(Written 15 August 2009)
In The Weblog Handbook (Perseus Publishing 2002), Rebecca Blood writes:
If you asked me what the weblog community needs, I would answer, stronger ties among webloggers from various clusters, more independent thinkers, and more irreverence. Much, much more irreverence. Everyone seems to take themselves so seriously. (p. 164)
This passage demonstrates a pretty thorough misunderstanding of the concept of reverence. Blood appears to be confusing reverence with self-importance. Reverence, however, is more like the opposite of self-importance. Reverence is an attitude of honor, respect, devotion, deference toward a sufficiently lofty object distinct from one’s surface self. What Kant calls the moral law is an appropriate object of reverence. Like the starry skies above me, the moral law within me stands apart from, and superordinate to, my lower self. The divine, and anything or anyone sufficiently close to the divine, are also appropriate objects of reverence.
The truth is an appropriate object of reverence. A necessary condition of being a good journalist, for example, is reverence for the truth. A good journalist aims to establish the facts. Facts, by definition, are what they are regardless of what anyone believes them to be or desires them to be. The reverence appropriate to the competent and honest journalist has nothing to do with self-importance.
It is a commentary on the decadence of our culture that ‘reverence’ and ‘reverent’ have ceased to be terms of praise, and have almost become pejoratives. In tandem with this, ‘irreverence’ and ‘irreverent’ are constantly used nowadays to express approbation. Open up the New York Times Arts Section and read the blurbs on contemporary films and plays. Expressions like ‘witty and irreverent’ abound. The tacit message is that to be irreverent is good, and that there can be no form of reverence that is not either phony or hypocritical, or else devoid of an appropriate object.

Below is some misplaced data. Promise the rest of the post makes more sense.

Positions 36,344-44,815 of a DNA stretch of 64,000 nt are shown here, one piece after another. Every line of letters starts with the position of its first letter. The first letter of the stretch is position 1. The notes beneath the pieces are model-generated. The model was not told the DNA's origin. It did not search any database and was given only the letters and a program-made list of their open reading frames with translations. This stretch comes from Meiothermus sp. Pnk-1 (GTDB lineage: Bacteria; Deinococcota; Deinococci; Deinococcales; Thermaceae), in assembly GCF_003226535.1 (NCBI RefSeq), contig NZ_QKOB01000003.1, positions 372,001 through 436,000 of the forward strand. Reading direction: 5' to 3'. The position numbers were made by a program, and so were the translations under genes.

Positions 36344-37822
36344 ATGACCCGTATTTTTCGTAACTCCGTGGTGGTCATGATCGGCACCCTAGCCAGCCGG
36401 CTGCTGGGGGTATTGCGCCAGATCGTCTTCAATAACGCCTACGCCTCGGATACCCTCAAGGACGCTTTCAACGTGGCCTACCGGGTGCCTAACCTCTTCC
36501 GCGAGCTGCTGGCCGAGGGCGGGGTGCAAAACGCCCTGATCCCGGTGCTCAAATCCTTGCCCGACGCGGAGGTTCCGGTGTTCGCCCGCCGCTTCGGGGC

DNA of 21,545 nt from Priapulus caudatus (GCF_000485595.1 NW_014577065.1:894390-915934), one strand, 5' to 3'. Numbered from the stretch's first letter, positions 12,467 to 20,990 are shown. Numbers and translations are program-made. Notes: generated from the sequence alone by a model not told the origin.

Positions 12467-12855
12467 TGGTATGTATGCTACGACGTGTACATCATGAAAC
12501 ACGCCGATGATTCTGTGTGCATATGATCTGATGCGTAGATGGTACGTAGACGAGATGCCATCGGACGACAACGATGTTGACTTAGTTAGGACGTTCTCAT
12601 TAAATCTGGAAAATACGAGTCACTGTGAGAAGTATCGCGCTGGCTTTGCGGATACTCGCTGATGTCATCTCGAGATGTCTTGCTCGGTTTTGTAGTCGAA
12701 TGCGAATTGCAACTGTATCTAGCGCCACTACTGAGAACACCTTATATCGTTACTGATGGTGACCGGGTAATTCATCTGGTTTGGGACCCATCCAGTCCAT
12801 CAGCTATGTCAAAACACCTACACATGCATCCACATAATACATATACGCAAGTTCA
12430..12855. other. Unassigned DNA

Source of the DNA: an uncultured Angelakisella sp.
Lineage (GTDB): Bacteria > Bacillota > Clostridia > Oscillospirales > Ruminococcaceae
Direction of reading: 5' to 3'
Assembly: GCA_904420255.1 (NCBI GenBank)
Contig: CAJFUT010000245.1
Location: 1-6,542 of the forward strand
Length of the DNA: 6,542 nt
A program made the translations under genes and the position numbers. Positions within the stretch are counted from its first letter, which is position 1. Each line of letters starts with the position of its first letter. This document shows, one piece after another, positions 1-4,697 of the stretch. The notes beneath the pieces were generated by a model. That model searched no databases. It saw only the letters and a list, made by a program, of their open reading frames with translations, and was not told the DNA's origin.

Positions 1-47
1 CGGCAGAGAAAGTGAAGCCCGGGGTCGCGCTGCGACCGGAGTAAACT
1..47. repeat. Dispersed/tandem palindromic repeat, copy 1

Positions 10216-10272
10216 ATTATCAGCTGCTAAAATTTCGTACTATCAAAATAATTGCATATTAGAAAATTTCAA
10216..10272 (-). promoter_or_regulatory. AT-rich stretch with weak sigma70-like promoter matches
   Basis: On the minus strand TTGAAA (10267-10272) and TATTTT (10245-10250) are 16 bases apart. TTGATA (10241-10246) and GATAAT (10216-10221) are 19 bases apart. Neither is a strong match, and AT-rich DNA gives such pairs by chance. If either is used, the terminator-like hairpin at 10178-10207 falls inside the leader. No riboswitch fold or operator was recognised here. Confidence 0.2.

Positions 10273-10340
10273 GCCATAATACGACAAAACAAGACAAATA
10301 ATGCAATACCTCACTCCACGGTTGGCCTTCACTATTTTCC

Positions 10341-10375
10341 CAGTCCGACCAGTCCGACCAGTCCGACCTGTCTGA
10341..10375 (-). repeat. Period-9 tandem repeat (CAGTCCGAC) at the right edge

In part this is due to the sort of confusion exemplified by Blood, the confusion of reverence with self-importance. Another part of the explanation is that the belief in reverence-worthy objects is on the wane in the upper echelons of our culture. Truth, for example, is no longer believed in by many. To the ears of decadents, all truth-claims ring hollow and are good only as fodder for deconstruction. Nietzsche clearly saw that the death of God is tantamount to the death of truth. (Cf. Genealogy of Morals, Third Essay, sec. 27.) It may be twilight time for the West as the reverse-Crusaders (as Oriana Fallaci calls them) gather to storm our gates. The owl of Minerva, spreading her wings at dusk, may take flight only to be decapitated by an Islamo-terrorist. But I’m not quite ready to enter into the Splengerian gloom or adopt the scowl of Minerva.